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News you may have missed: Inslee advances to reopen schools

According+to+Governor+Inslees+announcement%2C+students+from+K-6+will+return+to+partial+in-person+learning+by+April+5th%2C+while+students+in+grades+7-12+will+return+by+April+19th.+Art+by+Hope+Rasa.+
Hope Rasa
According to Governor Inslee’s announcement, students from K-6 will return to partial in-person learning by April 5th, while students in grades 7-12 will return by April 19th. Art by Hope Rasa.

On Friday, March 12, 2021, Gov. Jay Inslee gave an announcement in which he instructed all Washington schools to at least partially return to in-person schooling. He informed Washington residents that preschool students and disabled students should begin learning in-person by March 29, students in grades K-6 should return by April 5, and students in grades 7-12 should return by April 19.

“After one year of closure of our schools, the time has come for every child in the state of Washington to have access to on-site instruction,” Inslee said. 

Inslee’s order will have students from grades K-12 attend school under a hybrid learning model, which means their schedule will be a mix of online and in-person learning. 

This announcement diverged from Inslee’s previous stance on reopening schools. Up until this point, Inslee had been consistent in his message that he holds only the ability to close schools, not reopen them. 

Many school officials weren’t prepared for this sudden decision. 

 “It blows everything up. We weren’t happy about delays. … But we wanted to prioritize more in-person time to those less likely to succeed,” Chandra Hampson, president of the Seattle School Board, said.

According to the Washington Education Association, the sudden nature of Inslee’s order means that some districts do not feel confident in their ability to safely reopen before the deadline the governor has assigned them,

“Some districts are not yet prepared to safely welcome students back to buildings,” the WEA said in a written release. 

“Local unions are actively bargaining with districts to ensure the return to buildings is as safe as possible. Shortcutting those safety processes is not in the best interest of our students, staff, or communities,” the WEA said.

The governor said his decision regarding the return to school was a result of the mental health issues students have been experiencing as a result of remote learning.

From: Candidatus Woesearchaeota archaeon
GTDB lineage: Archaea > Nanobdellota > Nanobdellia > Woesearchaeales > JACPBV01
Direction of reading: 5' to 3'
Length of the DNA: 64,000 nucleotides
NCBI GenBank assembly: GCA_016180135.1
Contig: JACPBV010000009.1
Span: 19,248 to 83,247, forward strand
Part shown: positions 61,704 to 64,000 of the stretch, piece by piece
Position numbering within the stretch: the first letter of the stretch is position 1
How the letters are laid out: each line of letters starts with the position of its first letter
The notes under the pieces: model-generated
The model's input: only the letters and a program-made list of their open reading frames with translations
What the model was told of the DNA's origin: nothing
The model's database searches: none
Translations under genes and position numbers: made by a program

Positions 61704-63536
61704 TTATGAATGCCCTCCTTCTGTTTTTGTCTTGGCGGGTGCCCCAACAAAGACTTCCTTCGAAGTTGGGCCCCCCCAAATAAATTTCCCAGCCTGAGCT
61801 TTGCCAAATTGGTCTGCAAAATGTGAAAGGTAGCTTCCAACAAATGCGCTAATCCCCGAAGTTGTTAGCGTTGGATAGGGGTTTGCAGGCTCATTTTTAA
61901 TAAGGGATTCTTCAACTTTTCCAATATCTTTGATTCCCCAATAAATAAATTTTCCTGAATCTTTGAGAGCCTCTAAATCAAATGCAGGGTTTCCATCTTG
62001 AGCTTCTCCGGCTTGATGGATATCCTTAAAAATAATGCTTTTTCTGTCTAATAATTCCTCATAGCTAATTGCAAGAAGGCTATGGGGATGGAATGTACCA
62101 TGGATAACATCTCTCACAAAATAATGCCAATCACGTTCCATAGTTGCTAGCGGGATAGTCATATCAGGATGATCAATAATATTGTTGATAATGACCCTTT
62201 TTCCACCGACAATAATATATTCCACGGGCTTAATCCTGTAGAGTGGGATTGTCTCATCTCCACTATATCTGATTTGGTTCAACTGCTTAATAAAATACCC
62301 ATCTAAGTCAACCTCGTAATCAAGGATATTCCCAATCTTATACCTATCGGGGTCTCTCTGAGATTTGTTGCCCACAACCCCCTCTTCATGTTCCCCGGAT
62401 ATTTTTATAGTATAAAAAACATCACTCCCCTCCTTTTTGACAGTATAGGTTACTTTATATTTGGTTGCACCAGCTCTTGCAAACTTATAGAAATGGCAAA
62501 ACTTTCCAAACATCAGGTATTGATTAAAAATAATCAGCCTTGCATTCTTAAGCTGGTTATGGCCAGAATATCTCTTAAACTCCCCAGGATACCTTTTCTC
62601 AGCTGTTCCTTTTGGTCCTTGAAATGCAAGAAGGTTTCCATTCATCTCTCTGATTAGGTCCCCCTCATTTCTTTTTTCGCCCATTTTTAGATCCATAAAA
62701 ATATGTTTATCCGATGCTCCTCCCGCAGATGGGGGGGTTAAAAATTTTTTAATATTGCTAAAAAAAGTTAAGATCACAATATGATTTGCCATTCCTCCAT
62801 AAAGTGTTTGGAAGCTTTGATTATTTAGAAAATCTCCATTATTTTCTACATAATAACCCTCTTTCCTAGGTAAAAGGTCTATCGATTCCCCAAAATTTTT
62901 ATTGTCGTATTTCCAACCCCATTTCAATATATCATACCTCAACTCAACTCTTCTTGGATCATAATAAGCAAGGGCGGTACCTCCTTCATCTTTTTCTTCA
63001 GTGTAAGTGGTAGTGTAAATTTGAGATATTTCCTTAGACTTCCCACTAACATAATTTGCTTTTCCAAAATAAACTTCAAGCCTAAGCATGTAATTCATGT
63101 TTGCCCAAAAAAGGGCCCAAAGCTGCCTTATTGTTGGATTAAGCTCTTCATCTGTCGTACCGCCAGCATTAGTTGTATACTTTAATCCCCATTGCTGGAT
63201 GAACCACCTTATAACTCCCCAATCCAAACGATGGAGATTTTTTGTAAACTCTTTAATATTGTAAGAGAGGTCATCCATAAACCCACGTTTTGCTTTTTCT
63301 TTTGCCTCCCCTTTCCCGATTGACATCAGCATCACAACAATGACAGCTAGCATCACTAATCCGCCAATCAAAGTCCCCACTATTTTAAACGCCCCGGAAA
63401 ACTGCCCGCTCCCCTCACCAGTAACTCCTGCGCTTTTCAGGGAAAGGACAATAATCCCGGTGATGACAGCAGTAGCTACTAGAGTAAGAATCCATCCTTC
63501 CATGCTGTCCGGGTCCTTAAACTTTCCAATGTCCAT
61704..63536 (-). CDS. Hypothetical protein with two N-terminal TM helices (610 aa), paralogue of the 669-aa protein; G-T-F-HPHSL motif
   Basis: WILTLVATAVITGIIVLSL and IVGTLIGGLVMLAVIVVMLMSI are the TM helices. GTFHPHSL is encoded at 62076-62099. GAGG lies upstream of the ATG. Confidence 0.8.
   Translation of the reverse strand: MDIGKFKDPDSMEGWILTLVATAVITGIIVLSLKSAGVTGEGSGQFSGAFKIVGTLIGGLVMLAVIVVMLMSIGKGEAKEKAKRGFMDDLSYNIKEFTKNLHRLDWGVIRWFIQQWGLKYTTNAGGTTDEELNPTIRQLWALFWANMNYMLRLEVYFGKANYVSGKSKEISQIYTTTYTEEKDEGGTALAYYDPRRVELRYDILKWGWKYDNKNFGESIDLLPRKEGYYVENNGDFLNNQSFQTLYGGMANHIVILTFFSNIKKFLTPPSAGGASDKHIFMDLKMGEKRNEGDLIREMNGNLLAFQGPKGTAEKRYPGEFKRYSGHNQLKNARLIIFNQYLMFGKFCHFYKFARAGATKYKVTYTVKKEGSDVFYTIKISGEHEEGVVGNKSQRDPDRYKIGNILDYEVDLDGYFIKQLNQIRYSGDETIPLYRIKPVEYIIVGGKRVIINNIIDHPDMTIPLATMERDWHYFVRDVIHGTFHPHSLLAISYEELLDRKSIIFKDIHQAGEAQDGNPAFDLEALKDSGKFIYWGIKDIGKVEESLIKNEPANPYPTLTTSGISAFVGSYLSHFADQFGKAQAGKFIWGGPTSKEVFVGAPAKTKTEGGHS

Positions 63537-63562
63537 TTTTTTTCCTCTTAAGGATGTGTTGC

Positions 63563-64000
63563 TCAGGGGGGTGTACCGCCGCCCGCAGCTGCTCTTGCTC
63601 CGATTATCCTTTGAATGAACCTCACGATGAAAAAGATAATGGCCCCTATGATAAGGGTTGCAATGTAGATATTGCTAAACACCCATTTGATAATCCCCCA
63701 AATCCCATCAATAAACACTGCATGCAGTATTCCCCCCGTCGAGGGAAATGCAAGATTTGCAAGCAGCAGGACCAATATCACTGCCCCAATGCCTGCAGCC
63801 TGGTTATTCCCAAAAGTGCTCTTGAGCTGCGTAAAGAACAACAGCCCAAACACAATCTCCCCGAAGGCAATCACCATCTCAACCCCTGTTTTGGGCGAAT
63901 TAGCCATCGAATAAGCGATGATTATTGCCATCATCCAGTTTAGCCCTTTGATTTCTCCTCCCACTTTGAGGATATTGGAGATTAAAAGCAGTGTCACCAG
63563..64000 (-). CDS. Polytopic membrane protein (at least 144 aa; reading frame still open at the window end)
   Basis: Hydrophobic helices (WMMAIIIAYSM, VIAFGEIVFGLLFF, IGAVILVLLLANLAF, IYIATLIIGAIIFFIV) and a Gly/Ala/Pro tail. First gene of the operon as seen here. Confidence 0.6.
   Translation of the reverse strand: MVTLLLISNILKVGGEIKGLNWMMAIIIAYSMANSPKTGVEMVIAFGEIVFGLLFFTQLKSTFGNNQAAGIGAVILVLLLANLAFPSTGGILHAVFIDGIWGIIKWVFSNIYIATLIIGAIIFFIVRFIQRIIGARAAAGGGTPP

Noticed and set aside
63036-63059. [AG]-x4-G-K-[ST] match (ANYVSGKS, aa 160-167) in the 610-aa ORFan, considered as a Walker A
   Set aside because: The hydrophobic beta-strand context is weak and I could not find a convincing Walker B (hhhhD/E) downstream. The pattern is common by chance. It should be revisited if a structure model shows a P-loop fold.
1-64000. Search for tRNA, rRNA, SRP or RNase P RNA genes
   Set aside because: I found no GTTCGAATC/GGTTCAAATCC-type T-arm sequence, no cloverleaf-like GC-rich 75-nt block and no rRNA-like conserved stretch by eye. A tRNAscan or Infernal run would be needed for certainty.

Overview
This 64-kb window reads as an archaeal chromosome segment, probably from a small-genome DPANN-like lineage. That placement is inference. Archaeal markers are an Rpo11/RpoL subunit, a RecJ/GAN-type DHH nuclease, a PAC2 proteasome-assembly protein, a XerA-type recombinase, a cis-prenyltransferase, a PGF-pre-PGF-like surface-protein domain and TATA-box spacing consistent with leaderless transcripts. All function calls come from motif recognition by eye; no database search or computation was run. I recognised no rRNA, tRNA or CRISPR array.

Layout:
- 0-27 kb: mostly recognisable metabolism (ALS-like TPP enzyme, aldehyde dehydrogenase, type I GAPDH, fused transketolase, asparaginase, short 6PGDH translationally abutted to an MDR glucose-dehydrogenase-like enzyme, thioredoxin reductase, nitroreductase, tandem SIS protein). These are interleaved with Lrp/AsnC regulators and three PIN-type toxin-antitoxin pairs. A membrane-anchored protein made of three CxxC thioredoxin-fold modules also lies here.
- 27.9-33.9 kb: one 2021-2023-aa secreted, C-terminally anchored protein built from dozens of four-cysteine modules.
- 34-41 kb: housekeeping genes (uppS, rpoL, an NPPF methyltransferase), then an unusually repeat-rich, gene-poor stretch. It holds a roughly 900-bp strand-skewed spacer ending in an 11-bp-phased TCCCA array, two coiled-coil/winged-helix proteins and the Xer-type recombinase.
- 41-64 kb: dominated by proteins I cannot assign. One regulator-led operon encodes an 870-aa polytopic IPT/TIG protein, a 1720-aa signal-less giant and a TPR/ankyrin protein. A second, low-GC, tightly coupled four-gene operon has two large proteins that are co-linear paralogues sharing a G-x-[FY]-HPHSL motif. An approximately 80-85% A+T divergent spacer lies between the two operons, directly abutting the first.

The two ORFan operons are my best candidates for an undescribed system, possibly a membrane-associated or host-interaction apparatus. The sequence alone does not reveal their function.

“We’re doing this because we have experienced a mental-health crisis for many of our children,” Inslee said.

Many agree that students’ mental wellbeing should be made a priority. Mark Morris High School Sophomore Lilly Hinton said online school had taken a toll on her. 

“I think the mental health crisis trumps the pandemic in this sense. During the pandemic, my grades slipped heavily, and I know my friends struggled as well,” Hinton said. “I think with remote learning it’s hard to find motivation, and I’ve even seen my best friend lose interest in the art class she used to love.” 

Studies have shown that online learning does take an emotional toll on students, though the question of whether or not returning is the best solution to the mental health problem remains.

 Studies have also shown that reopening schools can be a safe option, and certain schools in Washington, such as Mark Morris High School in Longview, have been successful in reopening safely. 

“We started hybrid at the beginning of the month. My school is doing fine and keeping to the rules,” Hinton said.

 Despite this, some groups, such as the WEA, are concerned that schools aren’t being given the time necessary to ensure they open safely. Some students hold similar concerns regarding health and safety.

“While most teachers are getting vaccinated, students are not. They make up most of the school’s population, meaning that it can still be spread among them,” sophomore Isabel Amaya said. “We need the majority of kids to be vaccinated before we consider teaching them in person.” 

On top of concerns about a lack of vaccinations, some students worry that a shortage of mask-wearing will become an issue. Sophomore Jonathan Tom said he’s worried some students will shirk their responsibility to wear masks.

One of my main worries is about mask-wearing. Within my own friend group, masks aren’t a problem. We just wear them around each other and that’s it no fuss,” Tom said. “But I see some people on Instagram who post pictures of their friends not wearing masks around each other and that has me worried. Since they don’t wear masks normally around their friends, what’s stopping them from continuing that at school?”

As the date of mandatory reopening draws near, students, teachers, and school officials from all over the state are scrambling to accommodate a COVID-19-safe learning environment. The governor’s stance on and plan for reopening schools is still developing. While the mandate was put in place in order to ease the emotional burden felt by students as a result of online-schooling, Inslee said it may take a while for those scars to heal, even after they’ve returned to school in person.

“The lasting effect of this mental health crisis will be felt for some time,” Inslee said. “A return to school is not a total catch-all to these challenges. But this return is unequivocally part of the solution for so many younger Washingtonians.”

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Hope Rasa
Hope Rasa, Web-Editor-in-Chief
Senior Hope Rasa is back for her third year on the Nordic News staff as Web-Editor-in-Chief. In her limited spare time, Hope enjoys reading, writing, knitting, needlepoint, hiking, and listening to music. While on Nordic this year, Hope hopes to improve her writing skills, learn more about journalism, and help make this website become the best it can be.

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News you may have missed: Inslee advances to reopen schools